Background on Mr. Schumiatcher

"Morris Cyril "Shumy" Shumiatcher, OC, SOM, QC (September 20, 1917 – September 23, 2004) was a Canadian lawyer best known for his contribution to the field of human rights and civil liberties.

Born in Calgary, Alberta, a son to Luba Lubinsky and Abraham Shumiatcher (1890–1974), he received a BA in 1940 and a LL.B in 1941 from the University of Alberta. He received his LL.M in 1942 from the University of Toronto. From 1943 to 1945, he served with the Royal Canadian Air Force as an air gunner. After the war, he received his PhD (as distinguished from the undergraduate degree J.D. or Doctor of Jurisprudence currently offered by the University of Toronto) from the University of Toronto.

In 1946, he moved to Saskatchewan at the invitation of Tommy Douglas to become law officer of the Attorney General. He soon became the personal assistant to Douglas. In 1948, he was appointed the youngest King's Counsel in the Commonwealth of Nations, in order to argue a case before the Judicial Committee of the Privy Council in London, UK.

He was the author of the Saskatchewan Bill of Rights, the model for the Canadian Bill of Rights. It was the first Bill of rights in Canada and was one year before the Universal Declaration of Human Rights.

In 1949, he left government to practice private law and appeared in his practice many times before the Supreme Court of Canada.

For 14 years he was an honorary consul general for Japan and dean of the consular corps for Saskatchewan.

He authored Welfare: Hidden Backlash in 1971 and Man of Law: A Model in 1979.

In 1981, he was made an Officer of the Order of Canada. In 1996, he was awarded the Saskatchewan Order of Merit."

-an extract from Wikipedia:

Background on Tommy Douglas

Tommy Douglas with members of the
South Saskatchewan Regiment, 1945.

"Thomas Clement "Tommy" Douglas, PC, CC, SOM (20 October 1904 – 24 February 1986) was a Scottish-born Baptist minister who became a prominent Canadian social democratic politician. As leader of the Saskatchewan Co-operative Commonwealth Federation (CCF) from 1942 and the seventh Premier of Saskatchewan from 1944 to 1961, he led the first socialist government in North America and introduced universal public healthcare to Canada. When the CCF united with the Canadian Labour Congress to form the New Democratic Party, he was elected as its first federal leader and served in that post from 1961 to 1971. He is warmly remembered for his folksy wit and oratory with which he expressed his determined idealism, exemplified by his fable of Mouseland.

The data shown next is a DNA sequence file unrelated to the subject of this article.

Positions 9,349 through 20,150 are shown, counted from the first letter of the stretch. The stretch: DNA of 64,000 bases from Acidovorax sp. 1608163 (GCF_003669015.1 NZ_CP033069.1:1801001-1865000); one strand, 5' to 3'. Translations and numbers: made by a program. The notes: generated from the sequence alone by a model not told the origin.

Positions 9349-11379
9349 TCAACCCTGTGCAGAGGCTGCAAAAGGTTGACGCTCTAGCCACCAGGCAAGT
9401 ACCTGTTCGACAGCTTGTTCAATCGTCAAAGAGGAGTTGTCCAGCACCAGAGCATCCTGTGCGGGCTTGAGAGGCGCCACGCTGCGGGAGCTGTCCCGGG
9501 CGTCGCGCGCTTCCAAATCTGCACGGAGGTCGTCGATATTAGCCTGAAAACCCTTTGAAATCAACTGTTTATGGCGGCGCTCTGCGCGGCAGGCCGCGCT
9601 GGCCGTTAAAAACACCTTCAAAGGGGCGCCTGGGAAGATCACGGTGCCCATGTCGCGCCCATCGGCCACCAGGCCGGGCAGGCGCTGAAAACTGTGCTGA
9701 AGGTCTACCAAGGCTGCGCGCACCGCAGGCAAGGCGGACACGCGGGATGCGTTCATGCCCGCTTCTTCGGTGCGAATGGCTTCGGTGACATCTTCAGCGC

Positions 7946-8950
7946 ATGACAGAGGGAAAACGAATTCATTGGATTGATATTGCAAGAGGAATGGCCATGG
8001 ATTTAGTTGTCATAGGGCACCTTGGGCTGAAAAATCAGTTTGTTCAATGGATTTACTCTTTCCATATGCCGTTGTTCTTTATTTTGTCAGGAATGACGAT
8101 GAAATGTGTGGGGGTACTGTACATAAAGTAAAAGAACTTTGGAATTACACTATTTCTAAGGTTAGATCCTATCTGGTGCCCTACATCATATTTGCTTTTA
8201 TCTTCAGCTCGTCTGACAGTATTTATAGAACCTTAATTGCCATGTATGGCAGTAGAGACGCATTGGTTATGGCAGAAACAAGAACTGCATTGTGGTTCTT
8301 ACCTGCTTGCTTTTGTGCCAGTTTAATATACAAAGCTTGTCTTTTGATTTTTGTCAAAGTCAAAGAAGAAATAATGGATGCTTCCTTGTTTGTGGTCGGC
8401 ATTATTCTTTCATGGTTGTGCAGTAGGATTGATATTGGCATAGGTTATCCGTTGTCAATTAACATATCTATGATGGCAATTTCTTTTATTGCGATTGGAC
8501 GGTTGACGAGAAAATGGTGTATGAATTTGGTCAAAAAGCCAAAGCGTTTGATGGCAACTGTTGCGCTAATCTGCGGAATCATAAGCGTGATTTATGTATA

In 1930 Douglas married Irma Dempsey, a music student at Brandon College. They had one daughter, actress Shirley Douglas, and they later adopted a second daughter Joan, who became a nurse. His grandson is the actor Kiefer Sutherland.[1]

He was voted "The Greatest Canadian" of all time in a nationally televised contest organized by the Canadian Broadcasting Corporation in 2004."

-an extract from Wikipedia:

Alf Garvin's wife (my mother) medal inscribed 'Past President Ladies Auxillary' on the front and inscribed Mrs. Agnes Lavine Garvin Craik (Sask-10) 1942-9

Alf Garvin and his son at the farm Alf received from the DVA in 1945. It is (was) two miles East of Craik. This photo is 1951. Alf Garvin's son was a recruit, home on leave, from the RCM Police training Depot in Regina.

Alf Garvin and his mother 1940, at Craik, Sask.

Alf Garvin and his wife Agnes. Agnes held various duties at the Craik Legion, including President. This photo December 1978. Agnes died in 1996 at age 86. Alf died in 2002 at age 93. They were married for 68 years.

TG/gcs 21Mar2010